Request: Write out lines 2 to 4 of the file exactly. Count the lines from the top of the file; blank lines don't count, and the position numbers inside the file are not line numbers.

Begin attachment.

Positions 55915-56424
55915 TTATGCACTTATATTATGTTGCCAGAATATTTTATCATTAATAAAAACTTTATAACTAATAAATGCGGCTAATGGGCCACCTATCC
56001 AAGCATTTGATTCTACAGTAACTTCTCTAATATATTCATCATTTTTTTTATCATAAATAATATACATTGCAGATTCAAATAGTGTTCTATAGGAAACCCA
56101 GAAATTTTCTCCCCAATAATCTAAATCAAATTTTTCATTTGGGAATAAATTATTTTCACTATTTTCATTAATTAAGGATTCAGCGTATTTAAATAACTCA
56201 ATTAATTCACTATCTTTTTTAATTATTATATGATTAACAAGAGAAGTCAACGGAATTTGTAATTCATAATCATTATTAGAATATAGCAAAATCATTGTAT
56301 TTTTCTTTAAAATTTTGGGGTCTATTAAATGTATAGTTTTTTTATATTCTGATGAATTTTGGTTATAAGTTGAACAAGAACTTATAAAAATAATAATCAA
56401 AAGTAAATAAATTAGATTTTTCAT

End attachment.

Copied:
55915 TTATGCACTTATATTATGTTGCCAGAATATTTTATCATTAATAAAAACTTTATAACTAATAAATGCGGCTAATGGGCCACCTATCC
56001 AAGCATTTGATTCTACAGTAACTTCTCTAATATATTCATCATTTTTTTTATCATAAATAATATACATTGCAGATTCAAATAGTGTTCTATAGGAAACCCA
56101 GAAATTTTCTCCCCAATAATCTAAATCAAATTTTTCATTTGGGAATAAATTATTTTCACTATTTTCATTAATTAAGGATTCAGCGTATTTAAATAACTCA